CoinCap

CoinCap is designed to keep you up to date on the status of your crypto with real-time market data and tracking features. The app is quite simple and requires no sign up to use. The app displays the prices of hundreds of cryptos, their market capitalization, supply, traded volume and the changes in the prices. CoinCap sources its data from hundreds of exchanges to give you the most accurate results. Its charts are however not as detailed as some of the portfolio tracking apps.

RelayX

 

RelayX has established itself as one of the best all-round crypto apps, enabling the seamless sending and receiving of money with anyone at any time. Enforcing the earn and spend philosophy of the Bitcoin SV ecosystem, the app allows its users to earn in BSV for referring and onboarding users. However, the most outstanding feature of the app is that it has eliminated the need for the users to hold BSV in order to use BSV by combining the top up and pay into one action. The user can make payments in any fiat currency of their choice or any other payment system including Alipay and WeChat Pay and then have it converted.

Tab Trader

Tab Trader allows you to trade on several crypto exchanges, stay up to date on the latest news and track the market movements all on one platform. The app enables you to buy and sell cryptos easily, offering leverage trading on some cryptos as well. The app also contains several technical indicators which can guide your trading decisions. Tab Trader supports several crypto exchanges including BitMEX, Bitfinex, Binance, Bittrex, Bitstamp, HitBTC, Huobi, Poloniex, KuCoin and Coinbase. The app also curates news articles from leading publications as well as from dedicated sub-reddits.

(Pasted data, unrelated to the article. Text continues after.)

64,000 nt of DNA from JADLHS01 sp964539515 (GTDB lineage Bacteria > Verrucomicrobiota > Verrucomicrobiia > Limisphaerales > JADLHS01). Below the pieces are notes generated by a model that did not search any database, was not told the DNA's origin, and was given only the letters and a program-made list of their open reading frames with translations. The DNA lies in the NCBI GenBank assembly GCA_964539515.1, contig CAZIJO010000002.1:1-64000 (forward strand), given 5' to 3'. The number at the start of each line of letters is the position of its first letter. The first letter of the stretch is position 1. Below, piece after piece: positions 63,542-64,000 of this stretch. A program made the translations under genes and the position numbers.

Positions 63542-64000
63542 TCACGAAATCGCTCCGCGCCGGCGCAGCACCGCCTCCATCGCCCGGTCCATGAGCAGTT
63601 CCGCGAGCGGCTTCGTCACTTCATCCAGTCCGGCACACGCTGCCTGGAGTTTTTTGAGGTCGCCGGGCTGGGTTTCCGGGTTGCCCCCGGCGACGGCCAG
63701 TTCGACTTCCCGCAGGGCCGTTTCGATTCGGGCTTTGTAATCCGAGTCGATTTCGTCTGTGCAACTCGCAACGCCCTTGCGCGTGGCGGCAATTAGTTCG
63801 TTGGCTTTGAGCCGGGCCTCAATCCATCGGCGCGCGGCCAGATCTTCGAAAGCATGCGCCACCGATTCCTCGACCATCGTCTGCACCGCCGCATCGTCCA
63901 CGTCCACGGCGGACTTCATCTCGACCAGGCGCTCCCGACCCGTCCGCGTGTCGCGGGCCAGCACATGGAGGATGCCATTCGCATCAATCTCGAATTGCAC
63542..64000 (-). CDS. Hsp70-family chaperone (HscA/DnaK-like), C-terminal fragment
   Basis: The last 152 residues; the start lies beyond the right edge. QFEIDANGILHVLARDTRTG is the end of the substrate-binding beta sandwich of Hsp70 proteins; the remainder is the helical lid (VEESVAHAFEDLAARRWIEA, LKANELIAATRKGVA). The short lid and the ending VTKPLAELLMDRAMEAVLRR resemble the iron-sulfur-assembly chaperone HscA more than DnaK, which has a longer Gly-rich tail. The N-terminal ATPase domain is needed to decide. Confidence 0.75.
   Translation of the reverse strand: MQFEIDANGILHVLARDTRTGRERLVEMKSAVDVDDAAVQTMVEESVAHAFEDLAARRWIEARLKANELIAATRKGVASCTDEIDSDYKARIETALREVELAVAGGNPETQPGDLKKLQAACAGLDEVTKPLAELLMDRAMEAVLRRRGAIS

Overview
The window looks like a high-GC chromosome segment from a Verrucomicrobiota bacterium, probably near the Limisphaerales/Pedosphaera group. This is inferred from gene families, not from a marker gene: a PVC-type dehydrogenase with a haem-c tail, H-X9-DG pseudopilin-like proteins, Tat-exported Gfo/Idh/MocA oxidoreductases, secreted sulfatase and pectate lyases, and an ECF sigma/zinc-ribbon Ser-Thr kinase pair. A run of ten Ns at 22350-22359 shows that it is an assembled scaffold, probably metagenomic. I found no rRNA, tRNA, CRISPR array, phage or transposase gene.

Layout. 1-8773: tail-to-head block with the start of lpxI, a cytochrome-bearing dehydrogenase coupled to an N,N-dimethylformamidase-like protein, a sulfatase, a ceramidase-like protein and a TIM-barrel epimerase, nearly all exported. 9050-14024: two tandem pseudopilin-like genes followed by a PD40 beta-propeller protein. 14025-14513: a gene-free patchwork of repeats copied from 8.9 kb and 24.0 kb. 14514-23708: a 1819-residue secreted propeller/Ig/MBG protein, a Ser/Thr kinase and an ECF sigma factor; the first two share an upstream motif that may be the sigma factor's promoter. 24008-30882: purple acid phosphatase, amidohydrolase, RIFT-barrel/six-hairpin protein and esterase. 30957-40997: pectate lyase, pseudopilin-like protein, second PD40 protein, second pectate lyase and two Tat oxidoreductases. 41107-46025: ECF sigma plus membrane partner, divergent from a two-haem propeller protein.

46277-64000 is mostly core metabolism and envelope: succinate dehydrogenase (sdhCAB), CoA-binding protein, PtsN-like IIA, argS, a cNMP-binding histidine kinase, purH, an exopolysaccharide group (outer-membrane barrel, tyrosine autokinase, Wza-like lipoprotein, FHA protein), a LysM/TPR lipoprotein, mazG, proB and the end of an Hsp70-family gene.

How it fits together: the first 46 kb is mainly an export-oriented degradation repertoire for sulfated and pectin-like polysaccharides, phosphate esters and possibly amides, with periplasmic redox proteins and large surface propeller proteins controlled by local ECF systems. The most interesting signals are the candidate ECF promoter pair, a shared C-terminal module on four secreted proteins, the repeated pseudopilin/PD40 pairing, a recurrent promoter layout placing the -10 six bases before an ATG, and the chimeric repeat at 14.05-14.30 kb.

HandCash

HandCash may not have been around for as long as some of the apps on this list, but it has already cemented its place as one of the best crypto apps in the market. The Bitcoin SV wallet focuses on making crypto usage as simple and intuitive as possible, and they have succeeded at this. While many other apps use long and complicated email addresses, HandCash uses simple addresses or $handles which the users get to compose themselves. This makes it easy to send BSV without worrying about sending it to the wrong person.

Gemini

Yet another cryptocurrency exchange, Gemini’s app is among the most popular in the crypto industry. The platform is fairly simple to use especially for newbies. However, Gemini sets itself apart from its peers by being one of the well regulated crypto exchanges. The exchange has also been very strict in regards to its security. Gemini however has a smaller selection of cryptos compared to its peers.

BRD Wallet

The Bread Wallet supports BTC, ETH, BCH, and several other ERC20 tokens. The wallet allows you to purchase BTC through your credit card. It also offers a convenient mapping feature that allows you to find all the Bitcoin ATMs in your local area. Unlike many of its peers, BRD Wallet connects directly to the BTC blockchain with no intermediate servers, enhancing security.

Coinomi

Coinomi Wallet allows you to send and receive over 1,000 cryptocurrencies. The wallet has robust privacy features such as no IP association, no identity linking and no transactions tracking. The wallet also allows you to convert from one crypto to another within the app. Coinomi supports 25 languages and assures its users of superb encryption.

Xapo

Xapo’s institutional business may have been acquired by Coinbase, but its mobile app is one of the most popular crypto wallets in the market. The wallet is renowned for its enhanced security with a 24/7 risk analysis and market-leading proprietary data encryption technology. Xapo also allows you to assign custom access levels to other members. Sending crypto to other Xapo users is free.